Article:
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the International Military Tribunal in Nuremberg: 12 it contains a detailed account of the rise of the Nazis since the end of the First World War, the seizure of power and the transformation of the German state – none of which were directly relevant to the charges against the accused, yet

In: International Criminal Law Review

represented an important progression from the trials of the Middle Ages and that the Universal Declaration should specifically endorse a right rejected by Nazi Germany. 6 icc Statute Art. 66. 7 Ibid .; ictr , Prosecutor v. Mbarushimana , Case No. ICC-01/04-01/10-51, Pre-Trial Chamber I, Decisions on

In: International Criminal Law Review

people. 6 The Nazis abolished fed- eralism and made Germany a centralized, absolutist, and essentially arbitrary and lawless state. 1.2. The development of the German police since 1945 Between 1949, the year that the Basic Law was adopted, and 1990, the year of the German reunification, the western

In: European Journal of Crime, Criminal Law and Criminal Justice

guilty, and this is in large part due to the defense’s argument, which sought to draw a parallel between the experiments carried out in Nazi Germany, and those which were being performed everywhere else in the world, particularly in the United States. 17 It should not be forgotten that even as the

In: International Criminal Law Review

, considered the execution of 50,000 to 100,000 German officers as the necessary satisfaction of justice. 12 In the end, after intense negotiations, the American delegation succeeded in establishing an international court to adjudicate on Nazi crimes, the International Military Tribunal (IMT) based in

In: International Criminal Law Review

-persecuted associa- tions. Political groups were amongst the first to swell the Nazi’s concentra- tion camps both in Germany and subject nations (most especially Poland). Negotiators attempted to add more categories, such as “political” groups, but failed. Schabas argues that this was a “political” not a “principled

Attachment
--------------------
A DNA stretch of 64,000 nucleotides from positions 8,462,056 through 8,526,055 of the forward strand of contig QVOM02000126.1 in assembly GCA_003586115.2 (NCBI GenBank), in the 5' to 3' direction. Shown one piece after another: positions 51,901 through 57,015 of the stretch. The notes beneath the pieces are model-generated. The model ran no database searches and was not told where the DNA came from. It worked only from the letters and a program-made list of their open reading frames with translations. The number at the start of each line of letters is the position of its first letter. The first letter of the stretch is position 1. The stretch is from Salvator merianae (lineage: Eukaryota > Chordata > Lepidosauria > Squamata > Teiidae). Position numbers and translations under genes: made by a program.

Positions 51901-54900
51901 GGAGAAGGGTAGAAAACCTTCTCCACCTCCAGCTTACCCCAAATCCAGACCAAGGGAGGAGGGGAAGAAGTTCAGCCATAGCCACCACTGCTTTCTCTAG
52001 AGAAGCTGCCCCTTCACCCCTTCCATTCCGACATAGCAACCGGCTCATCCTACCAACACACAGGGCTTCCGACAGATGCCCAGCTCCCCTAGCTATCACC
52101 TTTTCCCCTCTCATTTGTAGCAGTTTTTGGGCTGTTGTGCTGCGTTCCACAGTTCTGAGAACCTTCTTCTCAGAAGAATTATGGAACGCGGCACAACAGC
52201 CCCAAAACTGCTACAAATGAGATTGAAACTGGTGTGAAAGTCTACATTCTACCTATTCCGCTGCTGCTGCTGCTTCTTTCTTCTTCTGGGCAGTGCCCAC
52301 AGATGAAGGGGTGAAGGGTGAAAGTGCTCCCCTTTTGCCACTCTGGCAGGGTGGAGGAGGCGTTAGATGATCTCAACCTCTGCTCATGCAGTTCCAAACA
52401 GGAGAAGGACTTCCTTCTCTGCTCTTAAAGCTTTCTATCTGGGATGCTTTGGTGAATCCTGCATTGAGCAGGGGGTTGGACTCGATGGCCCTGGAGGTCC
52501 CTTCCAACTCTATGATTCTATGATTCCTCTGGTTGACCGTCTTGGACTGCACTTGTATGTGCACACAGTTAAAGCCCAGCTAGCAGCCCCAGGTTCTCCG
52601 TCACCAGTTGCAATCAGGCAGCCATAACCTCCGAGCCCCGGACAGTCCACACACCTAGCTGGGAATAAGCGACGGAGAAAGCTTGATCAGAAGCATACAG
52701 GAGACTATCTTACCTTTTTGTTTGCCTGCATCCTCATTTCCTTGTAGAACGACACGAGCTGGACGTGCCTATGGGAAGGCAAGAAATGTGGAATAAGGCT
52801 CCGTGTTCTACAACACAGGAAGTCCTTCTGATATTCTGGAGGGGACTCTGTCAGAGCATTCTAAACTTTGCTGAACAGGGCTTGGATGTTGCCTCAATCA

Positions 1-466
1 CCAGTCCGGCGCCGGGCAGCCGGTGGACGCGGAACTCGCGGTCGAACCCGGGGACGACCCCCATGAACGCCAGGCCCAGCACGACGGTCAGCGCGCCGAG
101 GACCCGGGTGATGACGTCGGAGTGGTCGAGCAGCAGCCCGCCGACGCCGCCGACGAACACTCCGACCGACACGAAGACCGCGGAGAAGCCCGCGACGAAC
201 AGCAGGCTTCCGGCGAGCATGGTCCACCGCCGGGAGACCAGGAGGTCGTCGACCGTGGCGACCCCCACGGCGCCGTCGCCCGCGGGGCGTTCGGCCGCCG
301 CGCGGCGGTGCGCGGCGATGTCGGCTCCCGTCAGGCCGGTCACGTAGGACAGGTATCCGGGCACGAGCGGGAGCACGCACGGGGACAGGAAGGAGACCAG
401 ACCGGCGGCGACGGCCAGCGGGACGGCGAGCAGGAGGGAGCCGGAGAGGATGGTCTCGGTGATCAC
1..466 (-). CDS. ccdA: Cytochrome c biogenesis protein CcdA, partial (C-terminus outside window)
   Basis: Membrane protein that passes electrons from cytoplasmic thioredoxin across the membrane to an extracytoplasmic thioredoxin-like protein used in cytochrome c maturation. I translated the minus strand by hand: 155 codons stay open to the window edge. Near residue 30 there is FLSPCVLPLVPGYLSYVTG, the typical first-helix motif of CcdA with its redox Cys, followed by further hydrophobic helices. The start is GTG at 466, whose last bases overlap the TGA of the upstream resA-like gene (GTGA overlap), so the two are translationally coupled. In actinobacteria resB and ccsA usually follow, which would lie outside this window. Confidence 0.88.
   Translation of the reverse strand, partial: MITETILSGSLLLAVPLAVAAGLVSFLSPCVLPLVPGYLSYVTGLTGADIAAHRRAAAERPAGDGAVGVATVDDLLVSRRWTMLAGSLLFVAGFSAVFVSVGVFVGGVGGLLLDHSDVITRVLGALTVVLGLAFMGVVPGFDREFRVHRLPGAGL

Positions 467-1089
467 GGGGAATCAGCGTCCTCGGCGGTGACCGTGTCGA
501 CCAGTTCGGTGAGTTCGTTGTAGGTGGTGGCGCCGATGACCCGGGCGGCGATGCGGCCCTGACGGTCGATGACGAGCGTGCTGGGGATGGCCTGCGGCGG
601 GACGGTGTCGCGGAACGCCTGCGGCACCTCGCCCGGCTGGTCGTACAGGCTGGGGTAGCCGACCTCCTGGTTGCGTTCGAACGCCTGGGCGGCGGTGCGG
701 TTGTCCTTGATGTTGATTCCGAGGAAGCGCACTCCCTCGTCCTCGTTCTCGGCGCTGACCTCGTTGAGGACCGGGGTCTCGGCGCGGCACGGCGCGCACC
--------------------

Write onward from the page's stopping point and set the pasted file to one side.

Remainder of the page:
In: International Criminal Law Review

Marin-Curtoud: Planète skin: les groupuscules néo-nazis face à leur crimes (Paris: L’Harmattan 2001) 206 pages. GERMANY Andreas Buderus, Gerd Dembrowski: Das zerbrochene Fenster: Hools und Nazi- Skins zwischen Gewalt, Repression, Konsumterror und Sozialfeuerwehr (Bonn: Pahl-Rugenstein 2001) 238 pages

In: European Journal of Crime, Criminal Law and Criminal Justice

The Criminal Law of Genocide The German Perspective HELMUT GROPENGIEßER 1 I. The German History of the Law of Genocide The term “genocide” is inseparably connected with German history. When Raphael Lemkin 2 coined this concept he had in mind the most heinous atroc- ities committed by Nazi

In: International Criminal Law Review

variables in the justice equation of the past? As pointed out by Michael J. Kelly and Timothy L.H. McCormack in their excellent and insightful essay, Th e Nuremberg Trial and the Subsequent Development of International Law, Winston Churchill was in favor of summary executions of the Nazi leaders in 1945

In: International Criminal Law Review

include not only the most important legal documents (IMT Charter; Control Council Law No. 10; Ordinance No. 7; Uniform Rules of Procedure) but also a comprehensive table of defendants providing a good overview of all accused in the 12 NMT cases and their respective positions held in Nazi Germany, the

In: International Criminal Law Review